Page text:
I Was Starving My Baby: What to Look For & How to Fix It

It wasn’t until I had my fourth baby that I really knew this was even a thing. And mommas, it not only is a thing, it’s also super common — yet not many moms know about it! How often does a mom give up on nursing because it is still painful weeks later or baby isn’t gaining weight? Often. I hope this saves some nursing relationships and makes for some happier babies…because I was starving one of my babies by not listening to my momma gut and treating it early on.

Yes, starving. I suspected she had a lip tie issue but my midwife and pediatrician both said she looked fine. At first she gained weight well after birth and I wasn’t in pain, so it was easy to dismiss. But, around three months my supply dropped and so did her weight. She was super fussy at the breast, unhappy with the little amount she was getting, and stayed pretty skinny until she started eating solids at seven months old. I’m very small framed so we all assumed she just took after me.

I felt like a failure. I had never had supply issues before nursing my previous three babies.

Since she was “fine” though, I resorted to taking some milk boosting supplements to help us– which worked to keep us going and her happy again. We made it to a year old before I decided enough was enough and took her to be evaluated by a dentist who performed laser revisions. It wasn’t so much for the nursing relationship anymore at that point, but I had kept researching and discovered it could cause other issues in the future too, such as with speech or dental problems. I decided I’d rather correct it now than deal with the extra expense of speech therapy, braces, or the cavities it can cause.

When baby #5 arrived I saw the same red flags and acted on it immediately this time. So far she’s gained the most weight and surpasses my other babies now at two months old compared to what my last was at six months old.

So, what is a tongue or lip tie?

Essentially, it is a piece of skin connecting the tongue to the floor of the mouth and/or a top lip to the gum line. A baby can have just a tongue tie, or have both– though they often go together. Many tongue ties can be easy to spot as a baby’s tongue may not stick out well and appears “tied down”— or it can fool you and your pediatrician like my baby’s because their tongue does stick out well, yet has a posterior tie! The key is to be aware of symptoms as well.

There are different degrees of attachment for the lip tie, but dentist also take into consideration the amount of restriction. So, just because you see attachment doesn’t necessarily mean it needs to be corrected!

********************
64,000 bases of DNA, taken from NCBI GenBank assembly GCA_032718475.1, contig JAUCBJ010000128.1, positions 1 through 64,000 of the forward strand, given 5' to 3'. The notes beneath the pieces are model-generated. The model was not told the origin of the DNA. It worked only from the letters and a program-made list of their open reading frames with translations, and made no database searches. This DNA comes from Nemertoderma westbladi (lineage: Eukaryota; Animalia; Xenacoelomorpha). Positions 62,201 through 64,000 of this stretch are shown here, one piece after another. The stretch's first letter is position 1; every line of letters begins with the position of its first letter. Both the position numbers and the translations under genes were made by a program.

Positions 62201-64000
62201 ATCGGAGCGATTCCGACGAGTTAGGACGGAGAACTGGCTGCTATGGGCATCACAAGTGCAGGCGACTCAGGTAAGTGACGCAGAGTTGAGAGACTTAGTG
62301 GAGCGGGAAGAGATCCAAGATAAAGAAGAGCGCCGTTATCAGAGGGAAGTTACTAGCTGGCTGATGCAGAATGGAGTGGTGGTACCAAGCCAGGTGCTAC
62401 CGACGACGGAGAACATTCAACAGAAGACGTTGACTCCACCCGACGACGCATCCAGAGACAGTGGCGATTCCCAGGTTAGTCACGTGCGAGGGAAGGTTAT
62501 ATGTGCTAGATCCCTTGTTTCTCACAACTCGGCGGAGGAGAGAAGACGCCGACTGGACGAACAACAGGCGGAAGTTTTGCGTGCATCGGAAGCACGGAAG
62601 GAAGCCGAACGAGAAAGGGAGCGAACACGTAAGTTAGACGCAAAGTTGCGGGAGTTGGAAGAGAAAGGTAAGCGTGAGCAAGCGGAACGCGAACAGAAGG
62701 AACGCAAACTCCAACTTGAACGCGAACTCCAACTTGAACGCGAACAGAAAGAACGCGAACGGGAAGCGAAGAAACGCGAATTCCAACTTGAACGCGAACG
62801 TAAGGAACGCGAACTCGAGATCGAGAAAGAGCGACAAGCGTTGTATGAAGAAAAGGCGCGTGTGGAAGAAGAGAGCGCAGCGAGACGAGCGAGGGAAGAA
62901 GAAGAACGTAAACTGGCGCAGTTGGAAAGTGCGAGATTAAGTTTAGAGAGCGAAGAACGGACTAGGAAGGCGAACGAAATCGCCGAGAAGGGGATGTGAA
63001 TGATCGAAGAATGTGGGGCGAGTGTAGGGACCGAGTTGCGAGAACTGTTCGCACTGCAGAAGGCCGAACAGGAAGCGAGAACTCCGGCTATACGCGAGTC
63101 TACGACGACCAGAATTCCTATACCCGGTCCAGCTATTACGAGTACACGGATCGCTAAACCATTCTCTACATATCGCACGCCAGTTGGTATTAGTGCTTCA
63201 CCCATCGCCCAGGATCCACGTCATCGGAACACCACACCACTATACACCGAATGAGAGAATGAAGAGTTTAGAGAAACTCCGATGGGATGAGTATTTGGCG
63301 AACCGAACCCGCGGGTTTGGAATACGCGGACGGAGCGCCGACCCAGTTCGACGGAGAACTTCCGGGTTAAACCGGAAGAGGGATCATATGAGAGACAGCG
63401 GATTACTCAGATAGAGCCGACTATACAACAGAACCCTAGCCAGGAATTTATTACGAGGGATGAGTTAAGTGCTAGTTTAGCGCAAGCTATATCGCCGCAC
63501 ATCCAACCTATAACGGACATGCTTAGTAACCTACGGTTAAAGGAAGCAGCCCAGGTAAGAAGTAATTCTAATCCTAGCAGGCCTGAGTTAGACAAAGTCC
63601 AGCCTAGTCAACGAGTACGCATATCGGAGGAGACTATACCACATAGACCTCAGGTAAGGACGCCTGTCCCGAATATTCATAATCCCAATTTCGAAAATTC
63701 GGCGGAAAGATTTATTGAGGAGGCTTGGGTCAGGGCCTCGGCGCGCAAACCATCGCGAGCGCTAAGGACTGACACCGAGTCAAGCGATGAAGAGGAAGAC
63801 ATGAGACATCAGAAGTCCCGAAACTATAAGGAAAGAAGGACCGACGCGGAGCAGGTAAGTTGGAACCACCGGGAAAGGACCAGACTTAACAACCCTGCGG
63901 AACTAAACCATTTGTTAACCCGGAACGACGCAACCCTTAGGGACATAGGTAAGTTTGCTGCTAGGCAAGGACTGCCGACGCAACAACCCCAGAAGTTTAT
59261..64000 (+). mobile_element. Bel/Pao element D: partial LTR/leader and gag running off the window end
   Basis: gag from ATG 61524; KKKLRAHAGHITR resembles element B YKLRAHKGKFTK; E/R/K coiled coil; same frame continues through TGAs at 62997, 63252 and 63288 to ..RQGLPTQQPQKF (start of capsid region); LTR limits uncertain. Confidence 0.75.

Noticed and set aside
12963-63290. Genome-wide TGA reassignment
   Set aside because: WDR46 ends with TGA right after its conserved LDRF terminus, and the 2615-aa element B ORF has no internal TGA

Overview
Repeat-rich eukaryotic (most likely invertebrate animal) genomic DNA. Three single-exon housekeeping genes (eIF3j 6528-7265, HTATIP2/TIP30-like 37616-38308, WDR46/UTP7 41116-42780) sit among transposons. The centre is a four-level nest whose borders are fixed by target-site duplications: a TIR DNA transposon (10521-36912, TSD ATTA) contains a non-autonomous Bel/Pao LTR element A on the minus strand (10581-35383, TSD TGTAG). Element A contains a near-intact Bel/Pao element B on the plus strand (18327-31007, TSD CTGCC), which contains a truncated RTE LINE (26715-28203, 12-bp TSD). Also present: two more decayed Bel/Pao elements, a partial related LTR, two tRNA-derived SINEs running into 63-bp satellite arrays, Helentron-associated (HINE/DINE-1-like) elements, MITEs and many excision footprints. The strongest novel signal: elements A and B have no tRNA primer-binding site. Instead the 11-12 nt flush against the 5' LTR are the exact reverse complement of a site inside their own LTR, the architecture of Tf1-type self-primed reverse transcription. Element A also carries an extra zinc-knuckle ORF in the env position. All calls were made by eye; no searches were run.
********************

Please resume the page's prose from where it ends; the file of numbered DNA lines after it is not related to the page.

What are the symptoms?

With my baby, I noticed a thick piece of skin attached to their upper lip and gum. This caused a few issues for us:

  • Mouth wouldn’t open wide to get a deep latch

  • Top lip wouldn’t flip up to get a good latch — creating a blister on top lip

  • Clicking sound from extra air coming in — resulting in more spit up

  • Milk spilled out of mouth from not a strong suction

  • Gagged or chocked on milk

  • Baby ate more often and was tired at feeding time from extra work it took

  • Did not gain weight as expected over time

  • Nipples on momma may be sore or blistered from poor latch

  • Drop in milk supply

  • Plugged milk ducts or mastitis

What can you do?

Firstly, become familiar with what they look like and how to check. If you still aren’t sure, there are dentist and lactation consultants who can give you an evaluation (a lactation consultant is always good help if you have questions or struggling, whether baby has a tie or not). And then– don’t stress. It’s really common and easy to correct.

Here’s what we did before and after revision to help create a better latch and happier baby (and momma):

  • When nursing a baby with a lip tie, the lip often won’t flange out well to the correct position. Once baby has a latch, use a clean finger to lift the top lip out to help latch. I needed to do this post-revision too as my baby had to relearn how to latch correctly.

  • Boost your milk supply with natural supplements. My favorite shop is Euphoric Herbals, which has several different organic milk boosting formulas. You can take this quiz to see which one may be best for you. Dairy Diva saved my breastfeeding relationship with my fourth baby to make it a year before revision! I had double the milk in 24 hours. No joke.

  • Body work such as Chiropractic Care and CranioSacral therapy are wonderful to help loosen face muscles as you prepare for revision, as well as healing afterwards (or may help avoid the procedure all together!). You can also do gentle massages at home to help baby.

  • Do the stretches recommended to prevent reattachment and reoccurring issues that you are trying to correct.

Again, don’t stress. If you are pregnant now and preparing for nursing, just keep an eye out once your baby is born should issues arise. If you are noticing issues with your baby now, don’t be afraid to reach out to lactation consultants for help, they want to help you succeed and are a great resource! Dentists who perform this procedure often want you working with a lactation consultant anyway post-procedure should your baby need it.

The procedure itself is very quick and easy– I swear, it’s harder on the momma’s heart than the babies and the results have been worth it for us: happy baby, more milk, and therefore a happier momma.

Leah became a mom at 19 years old and standing short at 4 foot 11, she is now a mother of almost 5 and a birth mother in an open adoption. Not letting age or size stop her, she's conquering her dreams while being surrounded with yogurt smeared walls and mountains of laundry. You can find more from Leah on her blog, The Grace Bond.

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